• Mohammed ZM, Ibrahim WM, Abdalla IO. Pneumonia in Slaughtered Sheep in Libya: Gross and Histopathological Findings. European Journal of Veterinary Medicine. 2022;2(1):4–9.

    Article  Google Scholar 

  • Mulate B, Mamo M. Prevalence and financial losses of lungworm infection in sheep in South Wollo Zone. Ethiopia Journal of Animal Research. 2016;6(1):53–8.

    Article  Google Scholar 

  • Nyero D., Zirintunda G., Omadang L. and Ekou J. Prevalence of hydatid cysts in goats and sheep a slaughtered in Soroti Municipal Abattoir Eastern Uganda. 2015

  • Quinn PJ, Markey BK, Leonard FC, Hartigan P, Fanning S. and Fitzpatrick E. Veterinary Microbiology Microbial Disease: John Wiley and Sons; 2011.

    Google Scholar 

  • Radostits OM, Gay CC, Hinchcliff KW, Constable PD. A textbook of the diseases of cattle, horses, sheep, pigs and goats. Veterinary Medicine. 2007;10:2045–50.

    Google Scholar 

  • Singh R, Kumar P, Sahoo M, Bind RB, Kumar MA, Das T, Kumari S, Kasyap G, Yadav JP, Saminatham M, Singh KP. Spontaneously occurring lung lesions in sheep and goats. Indian Journal of Veterinary Pathology. 2017;41(1):18–24.

    Article  Google Scholar 

  • Talukder S. Histopathology technique: tissue processing and staining. The Tropical Agriculturist, Macmillan Education Ltd., London. 2007; Wageningen.

  • Thannon HB. Pulmonary and Hepatic lesions in slaughtered sheep in Mosul city. Tikrit Journal of Pure Science. 2018;22(6):25–33.

    Article  Google Scholar 

  • Thrusfield M. Veterinary Epidemiology. 3rd Ed, Blackwell science Ltd, UK, 2005; Pp. 233–250.

  • Tijjani AN, Ameh JA, Gambo HI, Hassan SU, Sadiq MA, Gulani I. Studies on the bacterial flora and pathologic lesions of caprine pneumonic lungs in Maiduguri North-Eastern Nigeria. African Journal of Microbiology Research. 2012;6(48):7417–22.

    Article  Google Scholar 

  • Tsegaye S, Tessema D, Asebe G. Gross Pulmonary Lesions of Bovine. Lung 2016

  • Yami A., Shee E. and Merkel R.C. Sheep and goat production handbook for Ethiopia. 2008

  • Yimer N, Asseged B. Aerobic bacterial flora of the respiratory tract of healthy sheep slaughtered in Dessie municipal abattoir, northeastern Ethiopia. Review onVéterinary Médicine. 2007;158:473.

    Google Scholar 

  • Yousif NH, Dawood MS. Morphometric Comparative Anatomical Study of Lower Respiratory Tract between Sheep (Ovis aris) And Goat (Caprus hircus) in Baghdad provence. Kufa Journal for Veterinary Medical Sciences. 2019;10(2):26–36.

    Article  Google Scholar 

  • Zachary J. F. Mechanisms of microbial infections. Pathologic basis of veterinary disease, 132. 2017

  • Zeryehun T. and Alemu B. Major gross lesions of lung in cattle slaughtered at hawassa municipal abattoir, Southern Ethiopia. Journal of veterinary medicine. 2017.

Download references


Not applicable.



Author information

Authors and Affiliations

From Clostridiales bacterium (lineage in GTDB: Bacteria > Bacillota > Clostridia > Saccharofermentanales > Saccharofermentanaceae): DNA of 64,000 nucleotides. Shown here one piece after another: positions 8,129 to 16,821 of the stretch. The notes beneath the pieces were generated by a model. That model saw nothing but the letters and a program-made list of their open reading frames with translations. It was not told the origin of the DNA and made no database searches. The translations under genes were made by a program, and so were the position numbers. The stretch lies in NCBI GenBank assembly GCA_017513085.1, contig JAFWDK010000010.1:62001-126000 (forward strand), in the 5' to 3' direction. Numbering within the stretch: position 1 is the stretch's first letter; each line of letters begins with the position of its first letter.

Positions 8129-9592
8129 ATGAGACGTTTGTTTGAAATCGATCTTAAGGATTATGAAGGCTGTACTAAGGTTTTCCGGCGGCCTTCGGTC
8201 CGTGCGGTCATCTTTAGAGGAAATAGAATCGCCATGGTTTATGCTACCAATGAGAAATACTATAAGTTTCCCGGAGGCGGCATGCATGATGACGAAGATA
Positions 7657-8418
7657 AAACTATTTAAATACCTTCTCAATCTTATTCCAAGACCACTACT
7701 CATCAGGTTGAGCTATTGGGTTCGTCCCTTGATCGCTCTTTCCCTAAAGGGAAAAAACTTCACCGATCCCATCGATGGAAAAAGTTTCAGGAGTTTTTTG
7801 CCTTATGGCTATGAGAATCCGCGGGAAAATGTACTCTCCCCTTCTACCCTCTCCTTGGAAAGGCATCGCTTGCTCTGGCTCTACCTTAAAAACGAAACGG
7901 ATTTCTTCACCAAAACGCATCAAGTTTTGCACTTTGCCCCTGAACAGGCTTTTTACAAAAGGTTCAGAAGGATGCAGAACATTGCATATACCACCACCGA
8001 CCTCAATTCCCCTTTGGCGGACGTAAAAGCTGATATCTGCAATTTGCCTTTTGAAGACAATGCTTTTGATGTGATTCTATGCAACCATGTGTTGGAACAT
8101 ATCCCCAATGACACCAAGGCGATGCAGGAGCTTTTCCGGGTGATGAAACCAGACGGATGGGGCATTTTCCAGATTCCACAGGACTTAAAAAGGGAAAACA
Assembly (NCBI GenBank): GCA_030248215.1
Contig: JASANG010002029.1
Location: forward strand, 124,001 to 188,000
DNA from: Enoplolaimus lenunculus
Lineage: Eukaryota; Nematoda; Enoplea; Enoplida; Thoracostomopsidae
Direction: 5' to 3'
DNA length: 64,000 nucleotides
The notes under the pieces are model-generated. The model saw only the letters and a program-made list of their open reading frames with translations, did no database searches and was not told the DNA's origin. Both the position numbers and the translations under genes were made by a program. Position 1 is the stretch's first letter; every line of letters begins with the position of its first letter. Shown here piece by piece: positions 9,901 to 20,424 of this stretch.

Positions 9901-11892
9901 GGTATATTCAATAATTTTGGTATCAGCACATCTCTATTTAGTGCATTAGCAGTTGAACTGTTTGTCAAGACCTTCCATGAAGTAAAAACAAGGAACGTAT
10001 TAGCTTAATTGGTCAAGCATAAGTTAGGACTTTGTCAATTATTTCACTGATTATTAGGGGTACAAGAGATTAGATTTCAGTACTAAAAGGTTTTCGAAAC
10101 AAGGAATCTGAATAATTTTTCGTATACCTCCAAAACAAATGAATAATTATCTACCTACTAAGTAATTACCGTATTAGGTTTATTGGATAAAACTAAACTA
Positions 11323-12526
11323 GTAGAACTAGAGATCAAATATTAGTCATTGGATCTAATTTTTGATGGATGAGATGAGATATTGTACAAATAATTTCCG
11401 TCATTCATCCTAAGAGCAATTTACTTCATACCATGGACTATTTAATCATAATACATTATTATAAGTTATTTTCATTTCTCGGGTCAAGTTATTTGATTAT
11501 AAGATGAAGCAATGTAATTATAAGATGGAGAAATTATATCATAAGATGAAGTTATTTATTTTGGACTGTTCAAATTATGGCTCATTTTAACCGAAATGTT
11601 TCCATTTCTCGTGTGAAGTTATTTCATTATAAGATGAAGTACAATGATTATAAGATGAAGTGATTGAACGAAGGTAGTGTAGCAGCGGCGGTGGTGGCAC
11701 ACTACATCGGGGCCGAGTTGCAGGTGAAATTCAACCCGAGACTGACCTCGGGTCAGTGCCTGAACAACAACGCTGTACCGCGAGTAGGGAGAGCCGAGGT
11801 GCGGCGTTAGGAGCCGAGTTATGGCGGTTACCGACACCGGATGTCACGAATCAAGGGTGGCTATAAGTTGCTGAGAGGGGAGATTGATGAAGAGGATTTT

NT analyzed and interpreted the sampled data and contributed in writing and editing the manuscript. JSA conceptualized, analyzed and edited the manuscript. AA & AF review and edited manuscript. All the authors read and approved the final manuscript.

Corresponding author

Correspondence to Jirata Shiferaw Abosse.

Ethics declarations

Ethics approval and consent to participate

Not applicable.

Consent for publication

Not applicable.

Competing interests

The authors declare that they have no competing interests.

Additional information

Publisher’s Note

Springer Nature remains neutral with regard to jurisdictional claims in published maps and institutional affiliations.

Rights and permissions

Open Access This article is licensed under a Creative Commons Attribution 4.0 International License, which permits use, sharing, adaptation, distribution and reproduction in any medium or format, as long as you give appropriate credit to the original author(s) and the source, provide a link to the Creative Commons licence, and indicate if changes were made. The images or other third party material in this article are included in the article's Creative Commons licence, unless indicated otherwise in a credit line to the material. If material is not included in the article's Creative Commons licence and your intended use is not permitted by statutory regulation or exceeds the permitted use, you will need to obtain permission directly from the copyright holder. To view a copy of this licence, visit

Reprints and permissions

About this article

Check for updates. Verify currency and authenticity via CrossMark

Cite this article

Teshale, N., Amare, A., Feyisa, A. et al. Pathological characterization of pulmonary lesion and identification of associated bacteria and parasite infection in sheep and goat slaughtered at Dessie municipal abattoir, North-East Ethiopia. Surg Exp Pathol 7, 3 (2024).

Download citation

  • Received:

  • Accepted:

  • Published:

  • DOI: